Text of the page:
While the government contemplates the logistics, costs and implications for personal liberty of introducing quarantine for travelers, and hostile states whip up anti-vax sentiment, we might take a peek at the link between faith and pestilence, as sadly the two often travel hand in hand. Amongst the largest gatherings on the planet is the Hindu pilgrimage festival – the Kumbh Mela. In 2021 the fair will be held at Haridwar (27th February through April 30th). It is estimated that around a million people a day will attend; that number rising to 5 million on days considered to be auspicious. Over the course of the festival tens of millions are expected. While the Indian authorities are putting many safety measures in place, including social distancing, mask-wearing and evidence of a negative RT-PCR test, it’s hard to imagine that such immense numbers of pilgrims will be safe even with such precautions, or that existing health care facilities will be able to deal with an outbreak. And with a dearth of formal latrines and millions taking part in ritual bathing, such an event seems inevitable. In 1783, when numbers were a small fraction of what they are in our age, a cholera epidemic broke out at the Kumbh Mela in Haridwar killing 20,000 pilgrims within the first eight days.
The fifth pillar of Islam the duty to undertake the Hajj, falls to all Muslims healthy enough to travel and with the financial means to do so: today, given the prevailing COVID pandemic, there are further conditions attached to travelling to Mecca, including the caveat that only pilgrims between the ages of 18 and 50 are able to apply for a visa. This is undoubtedly a wise precaution born of historic experience. In the 19th century, the introduction of steam ships and the completion of the Suez Canal cut the journey time for pilgrims to Mecca making the Hajj more widely affordable. Shipping companies entering the pilgrim travel market often packed poorer travellers into unsafe and unsanitary vessels with terrible consequences. In 1865 an outbreak of cholera killed 15,000 of the 90,000 pilgrims in the Hijaz at the time and as this epidemic spread out across Europe, it claimed a further 200,000 lives. Keen to avoid a repeat of this disaster, in the years which followed, the British and Meccan authorities established quarantine centres in Egypt and Yemen for pilgrims from India.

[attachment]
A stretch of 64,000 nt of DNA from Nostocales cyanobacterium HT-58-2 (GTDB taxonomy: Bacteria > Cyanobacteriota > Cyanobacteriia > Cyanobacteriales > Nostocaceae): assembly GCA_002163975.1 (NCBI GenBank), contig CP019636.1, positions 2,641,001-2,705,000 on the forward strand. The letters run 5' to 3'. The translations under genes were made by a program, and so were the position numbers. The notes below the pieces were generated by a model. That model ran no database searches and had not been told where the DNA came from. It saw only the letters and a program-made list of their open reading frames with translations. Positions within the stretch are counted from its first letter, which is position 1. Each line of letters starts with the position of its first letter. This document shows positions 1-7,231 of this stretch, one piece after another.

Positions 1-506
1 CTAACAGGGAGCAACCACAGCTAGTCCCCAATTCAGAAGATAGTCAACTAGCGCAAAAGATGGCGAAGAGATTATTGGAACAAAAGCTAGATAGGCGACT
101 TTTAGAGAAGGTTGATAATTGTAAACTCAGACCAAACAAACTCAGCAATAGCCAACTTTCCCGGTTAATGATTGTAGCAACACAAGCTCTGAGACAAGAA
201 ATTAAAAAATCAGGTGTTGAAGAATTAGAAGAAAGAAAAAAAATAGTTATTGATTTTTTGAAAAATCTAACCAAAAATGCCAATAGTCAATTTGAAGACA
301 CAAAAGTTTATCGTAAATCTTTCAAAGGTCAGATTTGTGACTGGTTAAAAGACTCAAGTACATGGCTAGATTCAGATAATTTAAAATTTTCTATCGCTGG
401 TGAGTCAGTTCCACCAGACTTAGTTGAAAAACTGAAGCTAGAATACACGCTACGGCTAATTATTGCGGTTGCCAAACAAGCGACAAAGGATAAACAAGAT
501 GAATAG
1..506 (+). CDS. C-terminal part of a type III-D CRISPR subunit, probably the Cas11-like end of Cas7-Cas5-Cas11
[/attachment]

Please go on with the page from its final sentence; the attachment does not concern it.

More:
The Jewish festival of Passover, once marked by pilgrimage to Jerusalem, is now largely celebrated at home by the diaspora. On Seder night (either the first or second night of the festival according to varying traditions) celebrants retell the story of the Exodus from Egypt, which includes an account of the 10 plagues which were rained down upon the Egyptians when they refused to allow the Israelites to leave. When plague number 4 – the swarm of creatures – possibly flies or locusts – attacked the Egyptians the Pharaoh promised to liberate the Israelites if Moses would send this plague out. In the event, the Pharaoh failed to keep his promise and to cut a long story short, after more plagues and suffering all round, Moses ultimately parted the Red Sea and led his people out of Egypt. The tragic rider to that tale of plague and oppression is that during the Black Death (1346-53), Jewish communities in Europe were amongst those targeted by mobs, wrongly believing them to be in some way responsible. Rumour and speculation about the origins and transmission of pandemic disease it seems, is nothing new….
..And neither is the concept of quarantine. The Black Death claimed the lives of up to 75–200 million people – an estimated 30% of all Europeans and a significant proportion of Asia’s population at that time. Like the Spanish flu of the 20th century and COVID in the 21st, the bubonic plague was not a one-off event; rather it came in waves. A century after the Black Death, the Venetian authorities extended the mandatory isolation period from 30 to 40 days: from trentine to quarantine. At that time, Venice was both a major trading state and an important leg of the pilgrim route between Europe and the Holy Land – so it must have cost them dear. But this was a simple choice between life and liberty.
We are making those same hard choices today, including those who have sadly had to scrap their plans to travel to Santiago de Compostela in this Jubilee Year. For those who prefer to rail against the constraints of quarantine or the value of vaccines or the reality of COVID as a mortal threat, you’ll be pleased to know that when it comes to pestilence and pilgrimage – you don’t have to choose – you can have both…